Friday, September 23, 2011

Decertification of Yogurt Digestive Health Action Denied

This posting was written by William Zale, Editor of CCH Advertising Law Guide.

The federal district court in Santa Ana, California, has refused to decertify a class of YoPlus yogurt purchasers who asserted that General Mills and Yoplait USA falsely represented that YoPlus yogurt products promoted digestive health, in violation of California’s Unfair Competition Law (UCL) and Consumers Legal Remedies Act (CLRA). The court ealier held that class certification was warranted under both the U.S. Supreme Court’s decision in Wal-Mart v. Dukes, 131 S.Ct. 2541 (2011) and the Ninth Circuit’s recent decision in Stearns v. Ticketmaster, ADVERTISING LAW GUIDE ¶64,386, which directly addressed the issue of class certification of claims brought pursuant to the UCL and the CLRA.

The claims met the commonality and predominance requirements for class certification because they presented core issues of law and fact, and those issues predominated over the issues in the case that would have to be determined on an individual basis, according to the court. These common issues included (1) whether General Mills communicated a representation—through YoPlus packaging and other marketing, including television and print advertisements—that YoPlus promoted digestive health; (2) if so, whether that representation was material to individuals purchasing YoPlus; (3) if the representation was material, whether it was truthful; in other words, whether YoPlus does confer a digestive health benefit that ordinary yogurt does not; and (4) if reasonable California consumers who purchased YoPlus were deceived by a material misrepresentation as to YoPlus’ digestive health benefit, what is the proper method for calculating their damages.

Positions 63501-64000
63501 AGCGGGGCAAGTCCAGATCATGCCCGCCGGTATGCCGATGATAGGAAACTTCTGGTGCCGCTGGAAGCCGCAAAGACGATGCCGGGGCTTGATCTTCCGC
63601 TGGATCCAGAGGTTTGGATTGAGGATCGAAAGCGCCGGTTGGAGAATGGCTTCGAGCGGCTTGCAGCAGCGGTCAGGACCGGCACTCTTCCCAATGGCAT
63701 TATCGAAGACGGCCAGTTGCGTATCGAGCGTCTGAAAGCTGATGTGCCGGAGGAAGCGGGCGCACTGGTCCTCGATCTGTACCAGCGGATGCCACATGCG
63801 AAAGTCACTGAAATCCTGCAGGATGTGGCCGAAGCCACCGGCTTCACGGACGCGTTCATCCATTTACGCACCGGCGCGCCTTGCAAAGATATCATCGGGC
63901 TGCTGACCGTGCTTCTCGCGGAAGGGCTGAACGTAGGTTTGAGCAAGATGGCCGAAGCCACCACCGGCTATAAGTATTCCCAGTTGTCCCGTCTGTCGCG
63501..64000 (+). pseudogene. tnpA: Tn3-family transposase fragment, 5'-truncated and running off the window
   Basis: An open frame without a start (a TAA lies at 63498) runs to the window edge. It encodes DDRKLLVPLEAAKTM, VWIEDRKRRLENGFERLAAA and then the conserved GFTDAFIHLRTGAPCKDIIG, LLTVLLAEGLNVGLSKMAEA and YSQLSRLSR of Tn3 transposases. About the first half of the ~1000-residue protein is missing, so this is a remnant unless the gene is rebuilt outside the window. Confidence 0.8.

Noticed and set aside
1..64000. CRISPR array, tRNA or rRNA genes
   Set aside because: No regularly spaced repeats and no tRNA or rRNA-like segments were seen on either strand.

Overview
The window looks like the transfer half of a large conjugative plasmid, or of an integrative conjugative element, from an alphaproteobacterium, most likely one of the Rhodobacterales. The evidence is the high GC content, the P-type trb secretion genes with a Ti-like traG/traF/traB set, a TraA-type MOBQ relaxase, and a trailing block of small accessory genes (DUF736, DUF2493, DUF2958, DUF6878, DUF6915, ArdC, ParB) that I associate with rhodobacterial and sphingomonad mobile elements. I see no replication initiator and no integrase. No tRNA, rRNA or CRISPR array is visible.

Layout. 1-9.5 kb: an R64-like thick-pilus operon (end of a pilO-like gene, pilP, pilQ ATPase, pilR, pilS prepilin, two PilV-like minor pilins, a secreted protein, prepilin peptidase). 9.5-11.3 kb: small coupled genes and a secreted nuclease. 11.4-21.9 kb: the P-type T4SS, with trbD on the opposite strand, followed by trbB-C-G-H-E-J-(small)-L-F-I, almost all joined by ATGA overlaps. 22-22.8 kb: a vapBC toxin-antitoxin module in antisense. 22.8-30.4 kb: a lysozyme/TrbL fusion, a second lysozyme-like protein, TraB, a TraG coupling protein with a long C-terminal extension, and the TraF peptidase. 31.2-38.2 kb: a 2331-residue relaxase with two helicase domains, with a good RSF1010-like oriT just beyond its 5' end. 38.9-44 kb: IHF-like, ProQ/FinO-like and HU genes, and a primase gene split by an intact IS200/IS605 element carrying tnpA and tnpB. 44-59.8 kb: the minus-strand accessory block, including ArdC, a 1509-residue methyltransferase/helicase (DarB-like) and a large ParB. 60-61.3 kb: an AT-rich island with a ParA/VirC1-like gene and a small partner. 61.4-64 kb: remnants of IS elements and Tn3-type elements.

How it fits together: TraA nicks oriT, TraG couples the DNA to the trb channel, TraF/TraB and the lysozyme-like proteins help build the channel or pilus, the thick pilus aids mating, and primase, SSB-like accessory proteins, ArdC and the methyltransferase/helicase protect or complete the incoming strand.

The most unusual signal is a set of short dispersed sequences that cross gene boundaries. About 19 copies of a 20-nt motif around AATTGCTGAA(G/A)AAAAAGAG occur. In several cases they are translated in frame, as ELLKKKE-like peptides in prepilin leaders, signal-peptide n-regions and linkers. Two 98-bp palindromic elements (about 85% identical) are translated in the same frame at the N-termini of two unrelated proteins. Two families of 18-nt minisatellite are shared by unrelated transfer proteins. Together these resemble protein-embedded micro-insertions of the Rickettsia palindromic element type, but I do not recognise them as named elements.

Neither Wal-Mart nor Ticketmaster contradicted the findings of commonality and predominance in this case, the court determined. The claims centered upon a common question: did the defendants state a false claim of a digestive health benefit that a reasonable person would have been deceived by, for purposes of the UCL, or would have attached importance to, for purposes of the CLRA? While individualized determinations may be required to calculate damages, those determinations did not warrant decertification. The common question was sufficiently central to satisfy commonality, and, when compared to individualized aspects of the suit, still predominated.

The April 20, 2011, and the September 12, 2011, decisions in Johnson v. General Mills, Inc., SACV 10-00061, will appear at ADVERTISING LAW GUIDE ¶64,412 and ¶64,413.

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